Region 8 Mental Health Services has agreed to pay the United States government in excess of $6.93 million under the False Claims Act to resolve allegations that it was paid for services that it either did not provide or that were not provided by qualified individuals as part of its preschool Day Treatment program, announced United States Attorney Mike Hurst and Derrick Jackson, Special Agent in Charge, Department of Health and Human Services, Office of Inspector General. Today’s announcement is believed to be the largest False Claims Act health care settlement in the history of the State of Mississippi.
The Mississippi Department of Mental Health reports that nearly 35,000 Mississippi children and adolescents suffer mental health issues that are “severe and persistent.” Day Treatment is defined by Medicaid as “a behavioral intervention program, provided in the context of a therapeutic milieu, which provides children/adolescents with serious emotional disturbances the intensive treatment necessary to enable them to live in the community.” Day Treatment services covered by Medicaid provide a vital service to the citizens of Mississippi, enabling the State’s youth to live productive lives and grow to become healthy, productive adults.
Region 8, which is a regional community health center covering Copiah, Lincoln, Madison, Rankin and Simpson Counties, operated a Day Treatment program for preschool age children. During its investigation, the United States Department of Justice and Department of Health and Human Services, Office of Inspector General, discovered that many of the claims submitted for payment from 2004 to 2010 were for services that were either not provided or were not provided by qualified individuals.
“Our children are among the most valuable and vulnerable in our society, and it is imperative that we do all that we can to protect the programs that offer them the services that they need,” said U.S. Attorney Hurst.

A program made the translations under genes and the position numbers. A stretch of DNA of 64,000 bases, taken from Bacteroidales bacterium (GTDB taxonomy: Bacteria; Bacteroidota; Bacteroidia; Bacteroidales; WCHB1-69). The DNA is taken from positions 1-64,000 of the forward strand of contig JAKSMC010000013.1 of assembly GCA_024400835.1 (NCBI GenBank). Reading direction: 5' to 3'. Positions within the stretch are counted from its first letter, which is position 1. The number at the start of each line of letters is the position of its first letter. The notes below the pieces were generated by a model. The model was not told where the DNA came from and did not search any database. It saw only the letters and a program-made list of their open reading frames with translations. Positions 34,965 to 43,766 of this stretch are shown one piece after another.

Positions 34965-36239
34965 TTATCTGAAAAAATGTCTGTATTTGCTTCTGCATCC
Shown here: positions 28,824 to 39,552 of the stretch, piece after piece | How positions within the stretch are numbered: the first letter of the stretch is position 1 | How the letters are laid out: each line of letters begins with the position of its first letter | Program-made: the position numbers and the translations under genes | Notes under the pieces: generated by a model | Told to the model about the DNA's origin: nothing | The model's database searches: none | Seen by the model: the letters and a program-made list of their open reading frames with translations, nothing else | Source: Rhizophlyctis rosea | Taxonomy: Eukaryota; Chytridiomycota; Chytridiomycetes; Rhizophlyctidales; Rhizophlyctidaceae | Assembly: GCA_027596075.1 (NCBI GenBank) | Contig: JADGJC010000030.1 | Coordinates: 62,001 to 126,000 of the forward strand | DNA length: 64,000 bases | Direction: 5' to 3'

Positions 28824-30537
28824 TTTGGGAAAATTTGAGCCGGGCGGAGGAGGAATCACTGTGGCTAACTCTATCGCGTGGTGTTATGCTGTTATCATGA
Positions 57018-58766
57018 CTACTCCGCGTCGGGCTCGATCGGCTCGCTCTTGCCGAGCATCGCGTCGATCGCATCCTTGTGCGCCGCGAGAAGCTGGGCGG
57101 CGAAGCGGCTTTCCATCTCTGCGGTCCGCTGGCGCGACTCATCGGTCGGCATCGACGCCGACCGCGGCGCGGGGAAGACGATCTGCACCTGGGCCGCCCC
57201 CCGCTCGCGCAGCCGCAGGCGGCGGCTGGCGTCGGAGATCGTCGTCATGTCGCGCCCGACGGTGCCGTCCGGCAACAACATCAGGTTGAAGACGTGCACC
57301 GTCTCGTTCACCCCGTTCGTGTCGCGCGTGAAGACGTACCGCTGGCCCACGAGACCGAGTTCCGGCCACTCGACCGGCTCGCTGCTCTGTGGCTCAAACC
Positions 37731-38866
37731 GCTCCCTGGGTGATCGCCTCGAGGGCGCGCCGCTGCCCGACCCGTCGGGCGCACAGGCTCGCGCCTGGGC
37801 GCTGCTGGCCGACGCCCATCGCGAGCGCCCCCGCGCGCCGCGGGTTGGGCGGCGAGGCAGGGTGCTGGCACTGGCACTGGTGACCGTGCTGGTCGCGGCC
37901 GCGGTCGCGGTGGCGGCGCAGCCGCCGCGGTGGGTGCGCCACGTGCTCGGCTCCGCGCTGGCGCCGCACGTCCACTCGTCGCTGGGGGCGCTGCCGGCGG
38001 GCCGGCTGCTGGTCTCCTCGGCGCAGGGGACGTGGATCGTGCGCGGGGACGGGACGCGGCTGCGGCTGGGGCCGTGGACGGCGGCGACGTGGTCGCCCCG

The Office of the United States Attorney says that it continues to increase its efforts to investigate allegations of fraud and protect the federal programs serving the citizens of this State and country.
“The work we do in combating waste, fraud, and abuse in government programs is among some of the most important work this office does, and we will continue to vigorously investigate all allegations of fraud,” said Hurst.
“It is imperative that these children receive the behavioral intervention services they need,” said Derrick Jackson, Special Agent in Charge for the U.S. Department of Health and Human Services, Office of the Inspector General. “We will continue to monitor Region 8 Mental Health Services to ensure the organization is providing intervention services by qualified staff and properly billing Medicaid.”
The allegations that were settled arose from a lawsuit filed by a whistle-blower, who was a former employee of the company, under the qui tam provisions of the False Claims Act.
Hurst said that under the False Claims Act, private citizens can bring suit on behalf of the government for false claims and share in any recovery. Such private citizens are referred to as relators.
The relator, in this case, will receive more than $1 million from the recovery announced.
Moving forward, Region 8 will be subject to oversight under its Corporate Integrity Agreement with the U.S. Department of Health and Human Services, Office of the Inspector General. This agreement is designed to increase accountability and transparency and prevent future fraud and abuse.